The rugged landscape in Zaamarr, 350 kilometers west of Ulan Bator in Mongolia, is sown with so many holes that it may cave in at any moment. Here, in the shadows of the big mining companies, thousands of “ninjas” labor relentlessly. The workers are named after the Teenage Mutant Ninja Turtles because of the green plastic pans they carry on their backs. Mining has become a growth business, with about 100,000 Mongolians joining the industry in the past five years. Many lost their jobs during the country’s transition from Communism and initially became traditional herders. But two devastating winters, known as dzuds, wiped out a third of Mongolia’s livestock in 2001 and 2002, and so thousands of families joined the gold rush, scouring sites rejected by large mining companies for quartz or crumbs of gold. Ninjas have the potential to earn between $5 and $10 a day, often more than teachers, doctors and government officials.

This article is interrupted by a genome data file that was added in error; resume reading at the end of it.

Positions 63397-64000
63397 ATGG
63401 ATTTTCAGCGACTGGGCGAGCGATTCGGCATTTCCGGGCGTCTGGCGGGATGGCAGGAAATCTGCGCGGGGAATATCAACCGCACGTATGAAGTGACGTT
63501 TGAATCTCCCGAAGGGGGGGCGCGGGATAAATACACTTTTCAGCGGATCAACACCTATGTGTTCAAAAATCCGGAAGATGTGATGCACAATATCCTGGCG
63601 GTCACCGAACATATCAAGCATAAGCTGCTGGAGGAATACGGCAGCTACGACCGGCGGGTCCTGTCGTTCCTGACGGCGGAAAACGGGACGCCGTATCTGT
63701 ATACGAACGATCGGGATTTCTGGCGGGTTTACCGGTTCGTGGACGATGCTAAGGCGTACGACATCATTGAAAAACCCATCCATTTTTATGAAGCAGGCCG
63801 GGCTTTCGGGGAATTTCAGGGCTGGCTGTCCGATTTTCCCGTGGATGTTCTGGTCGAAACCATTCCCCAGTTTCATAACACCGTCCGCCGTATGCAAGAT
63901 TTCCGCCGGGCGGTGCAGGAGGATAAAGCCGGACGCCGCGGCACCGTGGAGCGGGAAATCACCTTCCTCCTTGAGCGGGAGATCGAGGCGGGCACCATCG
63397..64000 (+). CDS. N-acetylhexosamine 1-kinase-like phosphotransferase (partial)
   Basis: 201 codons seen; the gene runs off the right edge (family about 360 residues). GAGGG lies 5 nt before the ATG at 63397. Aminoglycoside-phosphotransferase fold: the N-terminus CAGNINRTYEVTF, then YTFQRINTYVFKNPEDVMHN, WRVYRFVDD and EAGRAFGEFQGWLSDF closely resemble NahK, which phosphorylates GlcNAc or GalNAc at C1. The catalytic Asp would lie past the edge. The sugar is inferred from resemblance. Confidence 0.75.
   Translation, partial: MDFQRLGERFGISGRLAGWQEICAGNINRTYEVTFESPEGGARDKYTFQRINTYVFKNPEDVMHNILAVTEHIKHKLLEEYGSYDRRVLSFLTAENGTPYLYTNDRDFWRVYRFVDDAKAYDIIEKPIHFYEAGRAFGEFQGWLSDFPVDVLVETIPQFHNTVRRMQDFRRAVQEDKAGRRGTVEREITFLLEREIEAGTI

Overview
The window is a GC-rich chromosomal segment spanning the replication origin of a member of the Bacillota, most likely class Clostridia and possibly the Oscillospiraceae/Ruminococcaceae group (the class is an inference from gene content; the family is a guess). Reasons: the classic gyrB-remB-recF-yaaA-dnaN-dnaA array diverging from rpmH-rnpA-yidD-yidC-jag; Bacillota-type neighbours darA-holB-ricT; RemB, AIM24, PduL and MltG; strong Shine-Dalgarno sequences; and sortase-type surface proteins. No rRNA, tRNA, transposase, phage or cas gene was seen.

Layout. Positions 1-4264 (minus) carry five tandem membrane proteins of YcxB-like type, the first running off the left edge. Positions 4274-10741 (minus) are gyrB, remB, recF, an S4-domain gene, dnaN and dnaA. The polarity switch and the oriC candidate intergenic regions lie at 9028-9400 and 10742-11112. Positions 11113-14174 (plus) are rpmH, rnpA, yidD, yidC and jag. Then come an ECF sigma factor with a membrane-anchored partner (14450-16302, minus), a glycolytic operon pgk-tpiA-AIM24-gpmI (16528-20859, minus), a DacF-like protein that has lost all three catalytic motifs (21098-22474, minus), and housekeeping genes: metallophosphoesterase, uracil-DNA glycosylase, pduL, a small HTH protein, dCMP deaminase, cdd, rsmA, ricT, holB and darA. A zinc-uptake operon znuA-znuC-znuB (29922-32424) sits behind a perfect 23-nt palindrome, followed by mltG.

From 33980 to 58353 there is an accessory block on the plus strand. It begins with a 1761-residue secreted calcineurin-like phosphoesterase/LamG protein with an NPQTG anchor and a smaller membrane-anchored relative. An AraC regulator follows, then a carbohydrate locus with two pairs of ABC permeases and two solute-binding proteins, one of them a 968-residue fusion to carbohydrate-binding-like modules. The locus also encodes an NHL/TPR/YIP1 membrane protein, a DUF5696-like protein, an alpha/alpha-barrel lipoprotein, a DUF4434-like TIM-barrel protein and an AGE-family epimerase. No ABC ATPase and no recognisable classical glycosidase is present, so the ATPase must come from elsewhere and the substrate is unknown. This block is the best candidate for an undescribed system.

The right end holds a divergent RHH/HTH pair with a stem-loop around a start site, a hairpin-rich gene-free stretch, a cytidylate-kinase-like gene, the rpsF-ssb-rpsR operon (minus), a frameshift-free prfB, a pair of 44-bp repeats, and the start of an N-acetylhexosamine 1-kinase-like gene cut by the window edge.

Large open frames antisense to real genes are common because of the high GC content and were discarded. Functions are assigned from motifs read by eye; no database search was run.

The work is harsh. “If it rains, you’re hungry. If it snows, you’re hungry. If you are sick, you’re hungry. And while you are hungry, you need money to eat. If you’re alive, you can work,” says one female miner.